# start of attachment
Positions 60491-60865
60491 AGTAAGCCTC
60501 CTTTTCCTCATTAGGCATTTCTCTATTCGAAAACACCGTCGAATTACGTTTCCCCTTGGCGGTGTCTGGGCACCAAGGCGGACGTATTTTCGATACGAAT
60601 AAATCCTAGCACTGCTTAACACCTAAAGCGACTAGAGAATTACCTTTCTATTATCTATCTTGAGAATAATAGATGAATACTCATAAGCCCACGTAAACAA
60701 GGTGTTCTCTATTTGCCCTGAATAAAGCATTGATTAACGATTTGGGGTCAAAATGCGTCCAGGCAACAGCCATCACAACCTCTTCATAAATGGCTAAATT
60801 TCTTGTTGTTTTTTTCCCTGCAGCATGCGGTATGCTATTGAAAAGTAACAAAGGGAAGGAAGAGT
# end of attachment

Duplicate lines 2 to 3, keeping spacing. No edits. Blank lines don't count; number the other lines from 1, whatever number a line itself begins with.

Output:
60491 AGTAAGCCTC
60501 CTTTTCCTCATTAGGCATTTCTCTATTCGAAAACACCGTCGAATTACGTTTCCCCTTGGCGGTGTCTGGGCACCAAGGCGGACGTATTTTCGATACGAAT